News: Research Highlights

Tue January 29, 2019

Spin Transport in a Mott Insulator of Ultracold Fermions

Superconductivity is a phenomenon in materials whereby electron pairs can flow freely without resistance. As a consequence, no energy is lost while electrical current passes through the superconductor. The benefits, therefore, of superconducting materials which operate at room temperature are countless, and range from revolutionizing the electrical power transmission industry, to providing sweeping improvements in...
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Wed October 17, 2018

Improved Measurement of the Electron’s Electric Dipole Moment

Although the Standard Model of particle physics, one of the triumphs of modern physics, accurately describes all particle physics measurements made in laboratories so far, it is unable to answer many questions that arise from cosmological observations, such as the long-standing puzzle of why matter dominates over antimatter throughout the observable universe. To explain these...
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Tue September 25, 2018

Honing quantum sensing

PhD student David Layden in the Quantum Engineering Group has a new approach to spatial noise filtering that boosts development of ultra-sensitive quantum sensors. New research from MIT’s interdisciplinary Quantum Engineering Group (QEG) is addressing one of the fundamental challenges facing these quantum sensor systems: removing environmental noise from the signal being measured. “The usual...
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Sat September 1, 2018

Laser-cooling and Optical Trapping of Diatomic Molecules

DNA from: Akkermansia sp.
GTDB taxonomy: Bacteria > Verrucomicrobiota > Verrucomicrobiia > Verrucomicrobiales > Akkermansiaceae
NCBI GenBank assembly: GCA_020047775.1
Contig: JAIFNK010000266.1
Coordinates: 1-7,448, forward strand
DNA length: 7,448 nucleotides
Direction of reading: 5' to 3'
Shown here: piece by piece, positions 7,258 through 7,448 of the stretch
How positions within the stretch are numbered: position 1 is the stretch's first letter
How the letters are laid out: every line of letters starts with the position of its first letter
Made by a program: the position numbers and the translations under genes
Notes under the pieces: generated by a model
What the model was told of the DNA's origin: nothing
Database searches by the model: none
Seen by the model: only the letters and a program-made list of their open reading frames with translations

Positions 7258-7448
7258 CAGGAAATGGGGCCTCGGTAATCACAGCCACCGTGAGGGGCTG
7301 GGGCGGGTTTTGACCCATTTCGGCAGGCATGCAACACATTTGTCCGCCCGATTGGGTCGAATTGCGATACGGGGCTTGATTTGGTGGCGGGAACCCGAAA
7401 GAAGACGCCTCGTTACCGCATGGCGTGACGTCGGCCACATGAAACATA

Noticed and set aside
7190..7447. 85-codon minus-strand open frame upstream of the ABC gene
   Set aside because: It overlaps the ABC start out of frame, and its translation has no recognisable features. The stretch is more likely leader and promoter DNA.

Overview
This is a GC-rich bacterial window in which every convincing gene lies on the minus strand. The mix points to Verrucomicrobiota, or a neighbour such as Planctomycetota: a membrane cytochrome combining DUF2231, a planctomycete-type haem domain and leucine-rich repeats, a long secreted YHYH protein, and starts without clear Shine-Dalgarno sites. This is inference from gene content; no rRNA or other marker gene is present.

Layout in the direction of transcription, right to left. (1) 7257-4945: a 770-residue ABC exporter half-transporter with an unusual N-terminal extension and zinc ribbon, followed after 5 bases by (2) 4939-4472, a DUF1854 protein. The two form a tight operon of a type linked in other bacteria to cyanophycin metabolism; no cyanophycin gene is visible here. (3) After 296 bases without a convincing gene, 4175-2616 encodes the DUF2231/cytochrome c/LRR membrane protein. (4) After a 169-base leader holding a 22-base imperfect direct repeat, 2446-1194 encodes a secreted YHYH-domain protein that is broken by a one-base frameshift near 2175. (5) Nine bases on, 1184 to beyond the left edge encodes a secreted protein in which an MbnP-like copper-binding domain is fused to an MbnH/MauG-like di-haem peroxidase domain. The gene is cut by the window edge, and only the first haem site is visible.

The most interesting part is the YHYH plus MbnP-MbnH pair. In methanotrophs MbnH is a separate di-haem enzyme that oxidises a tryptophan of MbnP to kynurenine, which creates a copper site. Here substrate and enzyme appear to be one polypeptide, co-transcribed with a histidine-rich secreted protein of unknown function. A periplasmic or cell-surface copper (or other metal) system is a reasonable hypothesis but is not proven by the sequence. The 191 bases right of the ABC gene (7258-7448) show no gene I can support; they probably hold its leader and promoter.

Ultracold molecules have been proposed as a rich resource for many applications ranging from precision measurements and quantum metrology to quantum simulation and quantum information processing. The benefits of molecules in all these applications arise from the many internal degrees of freedom in a molecule. For example, even with the simplest two-atom diatomic molecules, one...
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Thu June 14, 2018

Quantum state engineering of a Hubbard system with ultracold fermions

Accessing new regimes in quantum simulation requires the development of new techniques for quantum state preparation. We demonstrate the quantum state engineering of a strongly correlated many-body state of the two-component repulsive Fermi-Hubbard model on a square lattice. Our scheme makes use of an ultralow entropy doublon band insulator created through entropy redistribution. After isolating...
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Fri May 25, 2018

Single Molecule Results from the Ni Labs

Molecules are intrinsic coherent quantum system that have long been recognized as promising building blocks for quantum simulations, ideal natural laboratory to search for new physics, and a playground to answer fundamental questions in chemical reactions. Achieving full quantum control of molecules in bulk gases have been a forefront goal of the field that generally...
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Thu March 8, 2018

Scientists gain new visibility into quantum information transfer

Advance holds promise for “wiring” of quantum computers and other systems, and opens new avenues for understanding basic workings of the quantum realm.

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Thu February 22, 2018

Triatomic Molecules

In the simplest molecues, diatomic molecules made form two atoms, the vibration and rotation degrees of freedom gives rise to new features such as strong long-range dipolar interactions between molecules, a key ingredient in many quantum simulation and quantum computing proposals. Polyatomic molecules are an exciting new research frontier, as these molecules offer an even...
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Tue January 30, 2018

Atomically Thin Mirrors Made from a Monolayer Semiconductor

Conventional mirrors have fundamental thickness limitations: the skin depth for metallic mirrors, and the wavelength of light for dielectric mirrors. Recently, the Park Group has demonstrated that these limitations can be overcome with the atomically thin semiconductor molybdenum diselenide [1]. To understand how this can be achieved, one has to consider how light is reflected...
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